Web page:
However, some fiber, such as the pectins found in bananas, is actually binding and potentially constipating to mammals. Banana pectins draw water out of the feces, putting it back into the body. When water leaves the colon, harder stools are the result. But in the case of diarrhea, adding a small amount of mashed banana to your dog's bland diet (if he'll eat it) can often actually help reduce the incidence of loose stools.
Fermentable and Nonfermentable Fiber
In addition to solubility and viscosity, fiber can also be classified as fermentable, partially fermentable, and nonfermentable. Fermentable fiber sources, such as pectins, beta-glucans, guar gum, inulin, and oligofructose, provide a food source for the billions of bacteria naturally found in your pet's GI tract. Some fiber sources, such as cellulose and lignin, are nonfermentable. In general, fruit and vegetable fibers are fermentable and grain fibers are nonfermentable.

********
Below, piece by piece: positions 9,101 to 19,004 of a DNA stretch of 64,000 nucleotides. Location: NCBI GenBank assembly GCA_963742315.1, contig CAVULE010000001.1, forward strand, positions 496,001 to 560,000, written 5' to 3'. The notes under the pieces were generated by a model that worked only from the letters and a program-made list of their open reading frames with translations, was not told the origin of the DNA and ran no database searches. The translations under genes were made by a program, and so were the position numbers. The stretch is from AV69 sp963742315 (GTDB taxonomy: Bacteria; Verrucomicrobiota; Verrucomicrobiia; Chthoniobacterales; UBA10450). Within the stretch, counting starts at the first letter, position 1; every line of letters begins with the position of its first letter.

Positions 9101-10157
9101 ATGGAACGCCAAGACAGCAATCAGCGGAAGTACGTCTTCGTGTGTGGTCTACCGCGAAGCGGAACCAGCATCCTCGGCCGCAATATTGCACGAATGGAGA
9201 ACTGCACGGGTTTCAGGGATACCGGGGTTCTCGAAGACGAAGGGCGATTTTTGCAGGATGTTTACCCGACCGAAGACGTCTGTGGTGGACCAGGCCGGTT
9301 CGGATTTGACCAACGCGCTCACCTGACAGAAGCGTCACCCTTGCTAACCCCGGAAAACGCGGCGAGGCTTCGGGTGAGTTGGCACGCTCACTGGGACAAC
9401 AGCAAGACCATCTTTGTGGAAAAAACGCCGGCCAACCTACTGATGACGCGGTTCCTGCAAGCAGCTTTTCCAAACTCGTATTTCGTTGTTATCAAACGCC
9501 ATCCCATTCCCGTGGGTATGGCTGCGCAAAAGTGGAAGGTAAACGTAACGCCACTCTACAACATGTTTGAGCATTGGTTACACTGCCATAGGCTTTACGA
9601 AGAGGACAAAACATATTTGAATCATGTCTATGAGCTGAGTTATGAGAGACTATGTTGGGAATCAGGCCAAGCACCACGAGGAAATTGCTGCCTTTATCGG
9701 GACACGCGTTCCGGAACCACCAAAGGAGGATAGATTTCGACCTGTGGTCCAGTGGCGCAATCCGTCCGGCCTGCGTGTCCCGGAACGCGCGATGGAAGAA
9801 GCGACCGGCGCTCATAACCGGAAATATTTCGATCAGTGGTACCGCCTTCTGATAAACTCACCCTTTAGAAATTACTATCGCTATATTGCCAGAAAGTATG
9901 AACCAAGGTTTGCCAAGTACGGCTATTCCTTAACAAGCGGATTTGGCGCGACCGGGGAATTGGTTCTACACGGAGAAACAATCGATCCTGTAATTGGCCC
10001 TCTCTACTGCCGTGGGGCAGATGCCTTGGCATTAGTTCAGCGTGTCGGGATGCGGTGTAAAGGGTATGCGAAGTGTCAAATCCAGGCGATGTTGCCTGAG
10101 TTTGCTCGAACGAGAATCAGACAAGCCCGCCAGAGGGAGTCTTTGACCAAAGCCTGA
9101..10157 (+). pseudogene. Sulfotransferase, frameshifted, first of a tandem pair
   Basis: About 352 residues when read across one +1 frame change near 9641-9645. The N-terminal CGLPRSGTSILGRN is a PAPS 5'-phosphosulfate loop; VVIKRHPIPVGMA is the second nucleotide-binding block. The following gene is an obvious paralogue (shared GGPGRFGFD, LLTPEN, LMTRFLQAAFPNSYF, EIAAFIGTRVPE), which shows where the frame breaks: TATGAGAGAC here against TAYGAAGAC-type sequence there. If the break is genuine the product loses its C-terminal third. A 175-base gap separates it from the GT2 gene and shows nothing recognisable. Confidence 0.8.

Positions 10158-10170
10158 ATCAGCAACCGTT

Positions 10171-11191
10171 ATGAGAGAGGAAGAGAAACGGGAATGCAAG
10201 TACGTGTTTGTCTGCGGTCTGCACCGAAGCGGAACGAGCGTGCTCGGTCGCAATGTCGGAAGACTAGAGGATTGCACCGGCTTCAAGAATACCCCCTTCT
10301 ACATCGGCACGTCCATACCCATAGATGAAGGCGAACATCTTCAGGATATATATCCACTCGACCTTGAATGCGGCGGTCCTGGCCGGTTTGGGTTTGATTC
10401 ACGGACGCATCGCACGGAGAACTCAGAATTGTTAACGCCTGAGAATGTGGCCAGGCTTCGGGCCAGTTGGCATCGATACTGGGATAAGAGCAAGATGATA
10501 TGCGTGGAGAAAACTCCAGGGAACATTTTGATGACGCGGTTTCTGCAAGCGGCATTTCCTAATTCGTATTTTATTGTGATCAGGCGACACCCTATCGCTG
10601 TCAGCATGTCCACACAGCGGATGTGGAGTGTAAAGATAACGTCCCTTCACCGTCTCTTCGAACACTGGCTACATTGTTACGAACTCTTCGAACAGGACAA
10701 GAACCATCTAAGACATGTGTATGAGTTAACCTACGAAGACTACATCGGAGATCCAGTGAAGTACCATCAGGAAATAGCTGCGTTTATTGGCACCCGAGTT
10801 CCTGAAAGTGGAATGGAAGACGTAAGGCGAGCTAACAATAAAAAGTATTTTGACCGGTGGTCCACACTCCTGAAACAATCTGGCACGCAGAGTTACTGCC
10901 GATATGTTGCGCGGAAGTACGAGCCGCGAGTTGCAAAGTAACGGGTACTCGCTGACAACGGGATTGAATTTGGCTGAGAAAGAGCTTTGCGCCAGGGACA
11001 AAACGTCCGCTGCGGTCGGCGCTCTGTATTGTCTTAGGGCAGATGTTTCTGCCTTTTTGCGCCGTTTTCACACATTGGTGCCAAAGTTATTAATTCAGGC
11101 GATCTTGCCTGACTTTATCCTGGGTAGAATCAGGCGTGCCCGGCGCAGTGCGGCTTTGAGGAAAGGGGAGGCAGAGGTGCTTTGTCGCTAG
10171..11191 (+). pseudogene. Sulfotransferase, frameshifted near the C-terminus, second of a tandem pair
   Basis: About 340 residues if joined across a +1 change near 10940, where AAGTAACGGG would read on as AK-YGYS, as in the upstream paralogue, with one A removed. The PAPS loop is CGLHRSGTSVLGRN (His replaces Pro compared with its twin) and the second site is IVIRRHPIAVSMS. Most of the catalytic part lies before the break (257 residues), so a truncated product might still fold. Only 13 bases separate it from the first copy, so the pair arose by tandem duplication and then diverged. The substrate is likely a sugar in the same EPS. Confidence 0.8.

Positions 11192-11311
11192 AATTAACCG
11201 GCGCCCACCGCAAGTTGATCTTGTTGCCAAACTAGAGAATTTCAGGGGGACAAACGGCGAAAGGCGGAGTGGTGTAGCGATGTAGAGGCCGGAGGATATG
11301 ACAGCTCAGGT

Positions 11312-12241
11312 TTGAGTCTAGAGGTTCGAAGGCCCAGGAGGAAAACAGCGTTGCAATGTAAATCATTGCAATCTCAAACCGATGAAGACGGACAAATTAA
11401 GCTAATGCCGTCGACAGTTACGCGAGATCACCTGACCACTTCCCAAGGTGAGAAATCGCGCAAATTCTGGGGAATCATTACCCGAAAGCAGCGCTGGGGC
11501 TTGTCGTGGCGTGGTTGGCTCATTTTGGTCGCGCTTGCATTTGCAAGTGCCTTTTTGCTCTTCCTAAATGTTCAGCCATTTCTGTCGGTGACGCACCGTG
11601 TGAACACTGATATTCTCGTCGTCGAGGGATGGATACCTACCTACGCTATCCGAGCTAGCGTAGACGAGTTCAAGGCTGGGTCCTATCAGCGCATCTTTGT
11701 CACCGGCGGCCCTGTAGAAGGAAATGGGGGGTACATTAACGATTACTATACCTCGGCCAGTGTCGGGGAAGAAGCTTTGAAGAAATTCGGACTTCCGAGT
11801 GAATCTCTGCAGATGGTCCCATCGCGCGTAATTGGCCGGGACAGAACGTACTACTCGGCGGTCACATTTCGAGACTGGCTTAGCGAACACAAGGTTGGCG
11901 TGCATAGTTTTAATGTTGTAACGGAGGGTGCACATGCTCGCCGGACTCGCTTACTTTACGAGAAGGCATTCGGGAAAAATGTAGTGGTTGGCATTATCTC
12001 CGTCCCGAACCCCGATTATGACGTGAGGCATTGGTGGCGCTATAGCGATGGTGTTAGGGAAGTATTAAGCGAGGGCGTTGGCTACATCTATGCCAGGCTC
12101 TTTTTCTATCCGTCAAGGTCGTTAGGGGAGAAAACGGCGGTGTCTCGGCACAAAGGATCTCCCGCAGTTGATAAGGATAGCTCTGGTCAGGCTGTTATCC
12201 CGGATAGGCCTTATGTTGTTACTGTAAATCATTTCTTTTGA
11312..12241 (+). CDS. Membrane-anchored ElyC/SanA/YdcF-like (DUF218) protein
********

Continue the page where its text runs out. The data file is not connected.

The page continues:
Current fiber research is focused on the actions and influence of certain types of fermentable fiber in feeding beneficial bacteria in the GI tract. The GI tract is the largest immune organ in the body. GI lymph tissue, called Peyer's patches, as well as Gut Associated Lymphoid Tissue (GALT) is impacted by the balance and health of the microbial microenvironment. Scientists are evaluating how foods can help heal or harm this critically important bacterial balance within your pet's gut, and fermentable fiber can play a huge role in modulating your pet's GI defenses for the better.
Why I Recommend Pumpkin Over Rice as the Foundation of a Bland Diet
Canned pumpkin (100%) provides about 80 calories and 7 grams of soluble fiber per cup, compared to 1.2 grams of fiber in a cup of cooked white rice. Pumpkin is especially rich in soluble fiber (the type that dissolves in water to form a viscous gel, which also coats and soothes irritated bowels). Soluble fiber delays gastric emptying, slowing down GI transit times (and the number of episodes of diarrhea).